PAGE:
Climate change among top three concerns for South Africans

  • Epson has shared the findings of its latest Climate Barometer survey, looking at how people in the country look at climate change.
  • While it is indeed a concern locally, poverty and cost of living still rank higher as local concerns.
  • Interestingly, younger age groups climate change as a concern compared to older ones.

Sustainability, green energy, ewaste, and other environmentally conscious elements have become increasingly significant concerns for the way that many businesses look to operate these days. While the business sphere is focusing on this front, what does the average South African think about something like climate change?

Offering some insight to that question is Epson, which recently shared the findings of its Climate Barometer survey, which is now in its third year.

To that end, Epson says that climate change ranks in the top three concerns for South Africans.

The other two, which rank higher, are very much economically related – poverty and cost of living – both of which have both come into sharp relief as a result of the continued economic downturn that has hit every country and industry in 2023.

“After poverty (68.4%) and the rising prices of goods and services (64.2%), the third most pressing concern facing South Africans, according to the Barometer, is climate change, with 58% of respondents citing climate concerns as one of the biggest issues facing the world today. The predominant sentiment among South Africans regarding climate change is one of fear, with 36.7% expressing fearfulness while a third expressed anxiety,” Epson highlighted in a press release sent to Hypertext.

“With challenges such as power cuts and record unemployment levels in the country stunting economic growth, it’s no surprise that South Africans’ main concerns centre on issues like poverty and inflation for a second year in a row. The fact that climate change remains a major concern in our market is also telling of a growing environmental awareness among South Africans,” added Timothy Thomas, country manager at Epson South Africa.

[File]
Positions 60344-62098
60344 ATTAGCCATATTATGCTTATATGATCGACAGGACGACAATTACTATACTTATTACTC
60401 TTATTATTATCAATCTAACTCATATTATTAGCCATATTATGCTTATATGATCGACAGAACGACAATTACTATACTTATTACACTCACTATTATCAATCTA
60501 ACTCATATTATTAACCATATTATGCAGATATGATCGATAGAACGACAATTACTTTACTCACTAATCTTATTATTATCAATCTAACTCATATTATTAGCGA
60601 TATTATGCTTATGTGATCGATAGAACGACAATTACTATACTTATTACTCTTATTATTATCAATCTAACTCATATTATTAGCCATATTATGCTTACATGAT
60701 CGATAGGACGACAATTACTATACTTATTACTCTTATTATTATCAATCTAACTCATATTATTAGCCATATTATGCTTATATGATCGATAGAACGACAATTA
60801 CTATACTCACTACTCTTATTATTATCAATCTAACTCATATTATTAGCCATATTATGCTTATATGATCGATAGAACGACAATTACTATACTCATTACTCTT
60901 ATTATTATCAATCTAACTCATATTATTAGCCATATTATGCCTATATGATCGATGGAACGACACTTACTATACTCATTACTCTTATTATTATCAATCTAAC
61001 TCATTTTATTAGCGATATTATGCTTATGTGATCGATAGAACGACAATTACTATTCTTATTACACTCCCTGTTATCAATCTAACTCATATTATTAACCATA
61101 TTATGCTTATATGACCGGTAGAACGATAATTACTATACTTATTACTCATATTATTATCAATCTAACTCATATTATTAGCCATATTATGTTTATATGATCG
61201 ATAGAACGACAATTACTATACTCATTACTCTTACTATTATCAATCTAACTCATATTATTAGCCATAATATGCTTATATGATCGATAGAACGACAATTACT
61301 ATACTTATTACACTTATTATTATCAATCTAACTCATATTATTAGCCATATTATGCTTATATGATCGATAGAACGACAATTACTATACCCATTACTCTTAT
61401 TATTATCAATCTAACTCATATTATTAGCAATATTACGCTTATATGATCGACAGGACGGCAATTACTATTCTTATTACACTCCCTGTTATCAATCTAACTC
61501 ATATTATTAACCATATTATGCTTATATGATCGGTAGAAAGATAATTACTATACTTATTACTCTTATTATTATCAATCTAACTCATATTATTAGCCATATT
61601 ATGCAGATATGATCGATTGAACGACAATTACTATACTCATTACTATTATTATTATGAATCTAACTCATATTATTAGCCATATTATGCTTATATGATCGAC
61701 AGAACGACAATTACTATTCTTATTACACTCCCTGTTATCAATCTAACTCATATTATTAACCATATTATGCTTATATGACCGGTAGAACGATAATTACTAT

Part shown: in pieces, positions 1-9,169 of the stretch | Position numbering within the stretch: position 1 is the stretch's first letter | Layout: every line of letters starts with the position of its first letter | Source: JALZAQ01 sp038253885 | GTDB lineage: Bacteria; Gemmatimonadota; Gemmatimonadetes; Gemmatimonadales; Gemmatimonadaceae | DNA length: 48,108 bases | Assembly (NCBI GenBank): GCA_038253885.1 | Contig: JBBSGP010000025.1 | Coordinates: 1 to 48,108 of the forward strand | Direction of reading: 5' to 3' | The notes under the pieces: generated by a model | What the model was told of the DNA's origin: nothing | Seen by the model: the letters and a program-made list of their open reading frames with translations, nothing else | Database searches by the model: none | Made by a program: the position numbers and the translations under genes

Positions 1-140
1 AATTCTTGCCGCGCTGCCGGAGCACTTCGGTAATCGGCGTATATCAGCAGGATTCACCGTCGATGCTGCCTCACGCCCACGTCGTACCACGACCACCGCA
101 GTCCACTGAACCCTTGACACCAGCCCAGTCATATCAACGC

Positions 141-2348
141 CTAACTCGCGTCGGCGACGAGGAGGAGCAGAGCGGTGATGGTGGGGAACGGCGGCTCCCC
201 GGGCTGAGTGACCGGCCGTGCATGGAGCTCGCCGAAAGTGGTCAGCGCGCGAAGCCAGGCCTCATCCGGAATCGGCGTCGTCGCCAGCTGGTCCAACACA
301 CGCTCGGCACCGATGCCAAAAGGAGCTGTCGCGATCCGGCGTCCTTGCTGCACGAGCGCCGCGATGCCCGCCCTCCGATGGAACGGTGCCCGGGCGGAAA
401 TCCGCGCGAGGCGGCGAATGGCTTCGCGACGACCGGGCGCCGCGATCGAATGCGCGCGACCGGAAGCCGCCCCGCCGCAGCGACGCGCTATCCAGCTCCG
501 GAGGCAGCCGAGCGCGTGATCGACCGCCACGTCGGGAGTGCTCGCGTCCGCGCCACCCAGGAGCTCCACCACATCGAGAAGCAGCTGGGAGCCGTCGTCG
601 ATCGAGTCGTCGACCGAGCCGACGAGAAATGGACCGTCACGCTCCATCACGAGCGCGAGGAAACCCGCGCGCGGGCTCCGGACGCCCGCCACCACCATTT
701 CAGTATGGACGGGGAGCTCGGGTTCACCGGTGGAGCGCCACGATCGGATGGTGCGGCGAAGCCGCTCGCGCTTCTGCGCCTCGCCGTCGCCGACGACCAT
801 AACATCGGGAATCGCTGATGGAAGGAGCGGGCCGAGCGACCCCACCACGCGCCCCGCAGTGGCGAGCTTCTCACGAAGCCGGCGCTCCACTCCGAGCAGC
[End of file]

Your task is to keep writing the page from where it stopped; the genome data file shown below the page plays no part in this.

Another interesting set of metrics shared in the survey is how different generations of South Africans view climate change as a critical issue. Using the first COP conference held in 1995 as a reference point, the survey found that those aged younger do not have the same concerns about climate change that their older counterparts do.

“Gen COP for instance were less likely to cite climate change as one of the biggest issues facing the world today (55.6%) than those aged 30 and over (58.9%). Those in the 55+ age group were the most likely (74.2%),” the release highlights.

“Gen COP are also notably more optimistic, with 71.7% believing in averting a climate crisis in their lifetime compared to 59.6% of those aged 30 and over. When compared to 2022 statistics, the overall proportion of South Africans who share this optimism has increased from 56.6% to 62.5% in this year’s Barometer,” it continues.

While younger generations are generally displaying more optimism when it comes to climate change there is still more to be done, and this is where those in the business sphere are expected to help a great deal, according to Epson.

“The responsibility doesn’t rest solely on individuals; South African businesses are also expected to play their part in reducing their carbon footprint and actively contributing to the fight against climate change. The 2023 Barometer results reveal that 60% of South African respondents anticipate local businesses and companies to invest more in environmental technologies, and nearly 55% believe that companies should prioritise efforts to improve recycling and the reuse of products,” the survey pointed out.

“South African businesses have a crucial role to play in mitigating the impact of climate change. We must make a greater effort to reduce the environmental impact of our manufacturing and internal processes while also setting an example by adopting eco-friendly practices,” explained Thomas.

With many looking to businesses to be the drivers of change when it comes to addressing climate change, it will be interesting to see just how many actually choose to step up and make tangible changes, especially with the climate crisis being at its most fragile state to date.

[Image – Provided]


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